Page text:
If you want to have a hot debate, you talk religion or politics.
If you want to have a hot debate among motorcyclists, you talk about oil preferences or countersteering. I think it’s a hot topic because it’s not well understood.
Countersteering as a concept is simple: to initiate a turn, turn the handlebars and point the wheel opposite of where you wanna go. If you don’t believe me, run outside to your motorcycle and try it. I had to do just that many moons ago when I first was told of this black magic. (It’s noticeable at speed. I can’t even notice it at low speeds. Apparently it still happens, it’s just not always perceptible.)
Are you back? Good. Countersteering is often hotly contested among riders because there are some very specific steps that happen in rapid succession, making countersteering a series of events, rather than an action. Countersteering is often subtle, but sometimes it's easier to spot among racers, who have to change directions as fast as possible. In the top photo, look particularly at 33 and 50 and see how they are initiating their turn left by having the front wheel turned right.
Here’s a video clip that illustrates it. It is lighting fast, but if you slow it down and play it at quarter speed, it shows that the wheel points in one direction as the bike drops in the other.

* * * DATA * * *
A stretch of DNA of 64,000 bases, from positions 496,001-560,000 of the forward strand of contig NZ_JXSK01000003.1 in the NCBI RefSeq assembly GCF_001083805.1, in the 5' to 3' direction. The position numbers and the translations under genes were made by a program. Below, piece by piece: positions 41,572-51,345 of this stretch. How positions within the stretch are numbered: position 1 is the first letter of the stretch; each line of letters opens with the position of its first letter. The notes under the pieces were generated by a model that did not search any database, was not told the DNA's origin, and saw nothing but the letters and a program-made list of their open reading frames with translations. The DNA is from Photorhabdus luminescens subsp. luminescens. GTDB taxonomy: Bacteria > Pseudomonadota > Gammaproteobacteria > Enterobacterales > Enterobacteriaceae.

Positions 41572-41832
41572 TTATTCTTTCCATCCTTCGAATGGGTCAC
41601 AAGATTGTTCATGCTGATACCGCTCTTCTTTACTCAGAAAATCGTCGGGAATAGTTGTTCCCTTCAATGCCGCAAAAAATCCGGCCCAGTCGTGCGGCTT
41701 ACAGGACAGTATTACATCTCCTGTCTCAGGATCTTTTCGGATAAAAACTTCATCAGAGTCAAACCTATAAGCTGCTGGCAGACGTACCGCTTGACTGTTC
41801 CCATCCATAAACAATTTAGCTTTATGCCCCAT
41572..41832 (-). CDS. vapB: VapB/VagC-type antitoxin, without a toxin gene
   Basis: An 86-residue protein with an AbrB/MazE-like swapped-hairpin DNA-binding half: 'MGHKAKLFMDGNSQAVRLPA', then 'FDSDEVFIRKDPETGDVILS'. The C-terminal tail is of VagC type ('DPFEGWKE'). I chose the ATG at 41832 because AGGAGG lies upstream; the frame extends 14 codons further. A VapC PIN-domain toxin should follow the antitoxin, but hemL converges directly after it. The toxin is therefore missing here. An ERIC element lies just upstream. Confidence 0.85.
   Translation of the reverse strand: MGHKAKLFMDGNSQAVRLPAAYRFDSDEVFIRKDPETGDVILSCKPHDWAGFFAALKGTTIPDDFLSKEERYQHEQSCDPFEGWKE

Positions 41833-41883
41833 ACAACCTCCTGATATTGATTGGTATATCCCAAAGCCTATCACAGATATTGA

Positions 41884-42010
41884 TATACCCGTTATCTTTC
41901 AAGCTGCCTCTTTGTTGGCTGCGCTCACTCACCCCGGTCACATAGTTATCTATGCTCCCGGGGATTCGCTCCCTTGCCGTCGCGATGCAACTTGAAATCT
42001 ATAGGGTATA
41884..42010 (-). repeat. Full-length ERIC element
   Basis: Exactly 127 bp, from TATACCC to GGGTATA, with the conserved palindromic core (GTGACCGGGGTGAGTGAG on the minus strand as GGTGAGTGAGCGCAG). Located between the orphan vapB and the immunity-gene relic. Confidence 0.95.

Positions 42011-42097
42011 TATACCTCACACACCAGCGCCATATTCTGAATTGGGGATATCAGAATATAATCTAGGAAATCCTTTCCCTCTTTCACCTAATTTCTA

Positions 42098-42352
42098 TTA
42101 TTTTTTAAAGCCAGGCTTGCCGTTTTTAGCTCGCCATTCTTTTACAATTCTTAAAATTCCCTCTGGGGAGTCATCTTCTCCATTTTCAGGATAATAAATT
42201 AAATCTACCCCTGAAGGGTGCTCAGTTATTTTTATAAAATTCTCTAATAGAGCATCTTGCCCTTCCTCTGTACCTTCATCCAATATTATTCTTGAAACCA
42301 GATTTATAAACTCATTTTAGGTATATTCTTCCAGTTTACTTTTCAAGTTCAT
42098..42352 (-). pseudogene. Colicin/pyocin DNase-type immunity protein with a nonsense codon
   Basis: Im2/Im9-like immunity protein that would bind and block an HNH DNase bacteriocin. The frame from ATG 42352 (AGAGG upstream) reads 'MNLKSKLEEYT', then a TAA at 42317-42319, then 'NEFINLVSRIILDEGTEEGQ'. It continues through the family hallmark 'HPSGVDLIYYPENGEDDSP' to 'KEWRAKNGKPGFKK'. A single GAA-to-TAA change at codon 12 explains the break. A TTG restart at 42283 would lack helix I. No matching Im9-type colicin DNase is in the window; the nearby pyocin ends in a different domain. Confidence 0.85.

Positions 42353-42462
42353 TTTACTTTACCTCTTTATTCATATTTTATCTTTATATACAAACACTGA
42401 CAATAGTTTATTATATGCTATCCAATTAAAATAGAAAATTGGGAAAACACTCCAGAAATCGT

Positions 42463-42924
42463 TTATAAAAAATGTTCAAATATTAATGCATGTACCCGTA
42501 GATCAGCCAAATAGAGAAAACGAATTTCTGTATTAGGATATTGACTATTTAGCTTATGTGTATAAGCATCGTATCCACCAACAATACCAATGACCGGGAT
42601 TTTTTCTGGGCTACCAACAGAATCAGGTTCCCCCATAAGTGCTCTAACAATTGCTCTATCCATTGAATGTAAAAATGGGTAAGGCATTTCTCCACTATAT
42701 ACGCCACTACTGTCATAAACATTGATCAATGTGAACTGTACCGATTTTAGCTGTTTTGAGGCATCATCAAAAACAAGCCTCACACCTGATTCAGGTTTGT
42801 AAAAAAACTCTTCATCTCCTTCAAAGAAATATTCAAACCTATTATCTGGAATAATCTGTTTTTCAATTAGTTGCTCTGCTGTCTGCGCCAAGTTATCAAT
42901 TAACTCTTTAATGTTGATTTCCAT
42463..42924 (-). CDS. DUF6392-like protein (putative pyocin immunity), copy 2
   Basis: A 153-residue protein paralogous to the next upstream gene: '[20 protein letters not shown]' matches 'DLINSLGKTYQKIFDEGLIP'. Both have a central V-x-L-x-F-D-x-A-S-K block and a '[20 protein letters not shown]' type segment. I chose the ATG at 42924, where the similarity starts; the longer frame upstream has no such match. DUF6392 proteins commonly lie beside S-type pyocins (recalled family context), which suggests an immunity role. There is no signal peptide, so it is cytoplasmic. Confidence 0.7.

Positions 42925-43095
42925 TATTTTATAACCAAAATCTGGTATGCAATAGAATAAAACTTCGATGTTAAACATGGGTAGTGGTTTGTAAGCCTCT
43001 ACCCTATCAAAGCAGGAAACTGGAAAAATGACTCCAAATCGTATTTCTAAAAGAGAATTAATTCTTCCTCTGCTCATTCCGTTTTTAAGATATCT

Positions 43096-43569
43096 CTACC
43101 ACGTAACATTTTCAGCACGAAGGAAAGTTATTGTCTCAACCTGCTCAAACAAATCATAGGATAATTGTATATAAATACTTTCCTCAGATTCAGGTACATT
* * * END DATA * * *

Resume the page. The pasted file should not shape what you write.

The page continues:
I’ll explain what’s happening as simply as I can.
Motorcycles need to lean to turn at speed. If they didn’t, centripetal force would pull the top of the bike to the outside of the turn, causing a highside. There is an optimal lean angle for every corner and speed, where the lean exactly cancels the centripetal force, the bike tracks true.
Assuming we’re riding a motorcycle and wish to move to the left, one would press the left handlebar away. The wheel, now turning to the right, adheres to the pavement. As the front wheel spins around its axis (the axle), that centripetal force pulls on the top of the motorcycle, which then begins to fall to the left. That’s the initiation of a lean. The bars turn right, the bike leans left, and the bike then goes left.
Easy peasy. Here’s a terrifying video that actually shows the concept again in action really well. There is an analysis in the video, but if you pause the video and use your comma and period buttons, you can see it frame-by-frame.
I'm sure you've had a heart attack, but setting that aside for a second, you can totally see countersteering in motion in that clip. It can be weird to your brain if you've never thought about it. (When I found out about this as a kid, I ran right out, fired up my bike, and rode around for 10 minutes before I believed it.)
Even little kids on bicycles countersteer naturally. You've probably been doing it for years. Seriously, though, go take your bike out and give it a try. It's a real kick in the head! More importantly, understanding the concept and doing it deliberately and aggressively, such as in an emergency maneuver when you have to swerve — push left, go left — can also save your hide.